A charade clue, with a word in the clear. A quick way is also a short name for a way, or street. So we get ST. It takes AIR, giving us ST+AIR. You'll be familiar with flights of stairs. The word between doesn't really have a good purpose here, and is a bit misleading (I wouldn't have used it, if it was my clue).

23. A light case (7) = LANTERN
A cryptic definition. A case for light, get it?

24. Suits oneself? (4,7) = GETS DRESSED
Another cryptic definition clue. In this case, suits refers to a suit that you wear, or the act of putting on a suit, not that something is convenient.


2. They show bones of unknown number of fish (1-4) = X-RAYS
A charade clue, with an abbreviation. An unknown number usually refers to the letters X or Y (used in algebra a lot). In this instance, it's X. Fish = RAYS. And X-RAYS definitely do show bones!

3. Ancient Mariner's story upset an Arab prince (4) = EMIR
You need to know a little about literature to get this clue. The Ancient Mariner's story is the famous Rime of the Ancient Mariner poem by Coleridge.

4. Resident is at home with his wife (6) = INMATE
Another charade clue. If you're at home, you're IN. His wife = MATE. So we have IN+MATE, who is also a resident, although this meaning is archaic. (The more common meaning for INMATE is of a person living in an institution such as a prison or hospital.)

5. Note a hundred still in a trance (8) = ECSTATIC
A charade clue. Note = E (as in a musical note) + a hundred = C (Roman numerals) + STATIC (still). I'm not thrilled with in a trance as the definition for ECSTATIC. It is the rarer definition of "involving an experience of mystic self-transcendence".

6. How happy gunslingers might be? (7) = TRIGGER
Cryptic definition. They have guns, and they're TRIGGER happy — look out!

7. Pedestrian injured? (7,4) = WALKING CASE
Another cryptic definition (that question mark is often a good pointer to these clues). I must admit I had WALKING DEAD in here originally (well, the pedestrian was very badly injured!). I'm not familiar with the term WALKING CASE, but gather it is synonymous with 'convalescent'. Anyway, a pedestrian is clearly someone who is WALKING. And if they were injured, they could be a WALKING CASE.

8. It will be presented by a group at one (6,5) = UNITED FRONT
Cryptic definition again. The trick here is that at one doesn't mean a time, and isn't an abbreviation for I (1), but is part of a group at one — a united team. And what they present is a UNITED FRONT.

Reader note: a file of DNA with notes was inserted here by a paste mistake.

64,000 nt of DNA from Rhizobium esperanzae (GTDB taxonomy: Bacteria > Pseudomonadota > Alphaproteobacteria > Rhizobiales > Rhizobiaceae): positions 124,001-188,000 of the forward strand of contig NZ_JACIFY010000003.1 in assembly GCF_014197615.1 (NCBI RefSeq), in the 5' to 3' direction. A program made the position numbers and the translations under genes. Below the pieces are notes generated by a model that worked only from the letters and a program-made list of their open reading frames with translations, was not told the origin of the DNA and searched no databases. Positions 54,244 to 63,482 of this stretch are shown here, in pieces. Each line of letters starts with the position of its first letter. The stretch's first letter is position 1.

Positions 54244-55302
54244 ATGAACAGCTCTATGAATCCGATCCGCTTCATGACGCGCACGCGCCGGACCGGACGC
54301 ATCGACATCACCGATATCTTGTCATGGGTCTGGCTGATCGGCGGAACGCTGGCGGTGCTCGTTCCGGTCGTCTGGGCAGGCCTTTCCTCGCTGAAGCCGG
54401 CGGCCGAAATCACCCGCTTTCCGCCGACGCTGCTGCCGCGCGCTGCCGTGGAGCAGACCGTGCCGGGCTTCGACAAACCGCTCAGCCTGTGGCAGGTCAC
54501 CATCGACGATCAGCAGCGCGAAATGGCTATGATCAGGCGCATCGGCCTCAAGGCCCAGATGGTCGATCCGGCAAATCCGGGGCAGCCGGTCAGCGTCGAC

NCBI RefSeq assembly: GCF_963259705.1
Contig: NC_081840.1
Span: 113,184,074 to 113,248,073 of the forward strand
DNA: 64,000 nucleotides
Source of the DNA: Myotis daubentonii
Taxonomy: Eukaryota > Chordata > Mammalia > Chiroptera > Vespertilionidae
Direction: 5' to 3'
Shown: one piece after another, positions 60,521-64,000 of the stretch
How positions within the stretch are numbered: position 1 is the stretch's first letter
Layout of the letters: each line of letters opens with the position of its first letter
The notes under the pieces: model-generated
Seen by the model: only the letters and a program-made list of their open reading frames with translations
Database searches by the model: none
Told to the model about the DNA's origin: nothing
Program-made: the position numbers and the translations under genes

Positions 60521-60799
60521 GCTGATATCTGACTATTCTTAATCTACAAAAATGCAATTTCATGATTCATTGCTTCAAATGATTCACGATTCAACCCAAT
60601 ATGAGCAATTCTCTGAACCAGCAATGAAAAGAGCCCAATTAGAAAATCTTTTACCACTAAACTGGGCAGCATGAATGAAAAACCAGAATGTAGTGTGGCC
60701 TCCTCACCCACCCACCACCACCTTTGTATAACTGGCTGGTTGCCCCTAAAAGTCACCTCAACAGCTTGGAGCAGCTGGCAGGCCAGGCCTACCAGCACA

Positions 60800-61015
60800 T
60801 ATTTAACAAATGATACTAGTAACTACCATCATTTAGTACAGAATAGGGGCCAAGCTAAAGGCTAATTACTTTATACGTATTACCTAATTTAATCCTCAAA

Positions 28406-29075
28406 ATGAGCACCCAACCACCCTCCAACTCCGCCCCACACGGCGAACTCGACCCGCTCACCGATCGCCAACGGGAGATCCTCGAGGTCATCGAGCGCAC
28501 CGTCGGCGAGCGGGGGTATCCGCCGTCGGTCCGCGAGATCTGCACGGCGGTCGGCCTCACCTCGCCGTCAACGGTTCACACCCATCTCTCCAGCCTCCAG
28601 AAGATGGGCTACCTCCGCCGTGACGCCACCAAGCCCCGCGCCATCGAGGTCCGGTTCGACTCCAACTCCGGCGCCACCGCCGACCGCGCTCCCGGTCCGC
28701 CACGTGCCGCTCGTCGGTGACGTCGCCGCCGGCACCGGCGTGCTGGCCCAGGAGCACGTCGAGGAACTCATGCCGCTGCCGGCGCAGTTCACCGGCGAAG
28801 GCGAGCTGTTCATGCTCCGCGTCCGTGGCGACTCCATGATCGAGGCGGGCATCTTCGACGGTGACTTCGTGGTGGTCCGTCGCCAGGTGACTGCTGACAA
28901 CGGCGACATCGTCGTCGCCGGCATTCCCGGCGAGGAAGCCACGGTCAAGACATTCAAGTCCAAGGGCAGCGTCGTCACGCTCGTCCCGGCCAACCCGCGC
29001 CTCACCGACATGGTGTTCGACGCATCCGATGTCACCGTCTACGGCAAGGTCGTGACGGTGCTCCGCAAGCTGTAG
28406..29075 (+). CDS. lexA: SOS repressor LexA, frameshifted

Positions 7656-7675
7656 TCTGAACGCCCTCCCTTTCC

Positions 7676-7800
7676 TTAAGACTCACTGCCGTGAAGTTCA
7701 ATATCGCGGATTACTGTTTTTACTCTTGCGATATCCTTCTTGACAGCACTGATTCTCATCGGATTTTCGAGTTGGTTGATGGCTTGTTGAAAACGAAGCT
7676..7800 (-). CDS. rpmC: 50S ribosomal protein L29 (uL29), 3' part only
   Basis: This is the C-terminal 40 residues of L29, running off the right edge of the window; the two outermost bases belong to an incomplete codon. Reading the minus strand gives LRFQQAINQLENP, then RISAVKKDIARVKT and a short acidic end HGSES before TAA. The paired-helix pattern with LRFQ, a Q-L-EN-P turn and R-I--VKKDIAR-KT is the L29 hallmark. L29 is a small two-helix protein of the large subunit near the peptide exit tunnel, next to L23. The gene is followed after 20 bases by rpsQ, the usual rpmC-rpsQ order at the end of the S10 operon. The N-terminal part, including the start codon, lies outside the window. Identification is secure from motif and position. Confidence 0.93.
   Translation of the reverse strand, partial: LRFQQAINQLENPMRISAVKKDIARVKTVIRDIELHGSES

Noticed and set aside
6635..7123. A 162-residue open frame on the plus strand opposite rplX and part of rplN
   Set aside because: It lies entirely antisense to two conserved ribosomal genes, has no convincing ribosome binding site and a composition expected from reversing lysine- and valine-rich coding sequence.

13. Reprimands for rules etc. being broken (8) = LECTURES
An anagram clue, indicated by being broken. Rules etc is the anagram fodder.

15. It gives accommodation inside a speed boat (7) = PINNACE
Another word I didn't know! A PINNACE is a small boat. This is a container clue. It gives accommodation = INN. Put it inside another word for speed (PACE).

17. Aggressive branch of the animal kingdom (6) = ANTLER
Yet another cryptic definition clue (they are a little overfond of these clues in the Gemini series). An ANTLER can be said to be a branch, on an animal. And it's often used aggressively.

20. Not all the pianist plays (5) = PIECE
Double definition clue. A PIECE is not all of something. And a PIECE of music is what a pianist could play.

21. We bear it (4) = ONUS
Oh, rather clever this one. Could be an &lit clue, what do you think? We bear, or carry, it, so it is ON US. Plus ONUS is something that it our duty or responsibility that we have to bear.

How did you get on?

Monday, 6 August 2012

Creating Crossword Cookies

Well, Crossword Biscuit. But I couldn't resist the alliteration  :)

Here is my method of how to make crossword biscuits. It's adapted from the decoration technique outlined on the Cake or Death? website.

You will need:
  • plain smooth biscuits / cookies
  • fondant icing (comes in a box, usually)
  • icing sugar
  • a little sugar syrup or sieved, warm jam
  • black paste food colouring
  • black edible ink pen

  • a rolling pin
  • pastry brush
  • a small knife
  • a very clean ruler, or a chef's knife
  • a thin paint brush
  • a tiny dish
  • a crossword grid design from a newspaper or online

How to do the crossword decoration

Dust the bench with icing sugar, and roll out a little of the fondant thinly.

Coat the biscuit with a swipe of warmed, sieved jam, or the sugar syrup. This helps the fondant icing to stick to the biscuit.

Carefully lift the piece of fondant icing, and press it onto the biscuit. Trim around the edges with the little knife. 

Repeat for the rest of the biscuits.

Press a grid design into the top of the icing, with the back of the chef's knife, or a very clean ruler edge. Just press lightly, you just need faint indent marks. You should be able to just eye-ball it to get a square grid (that's all I've done). Close-enough is good enough  :)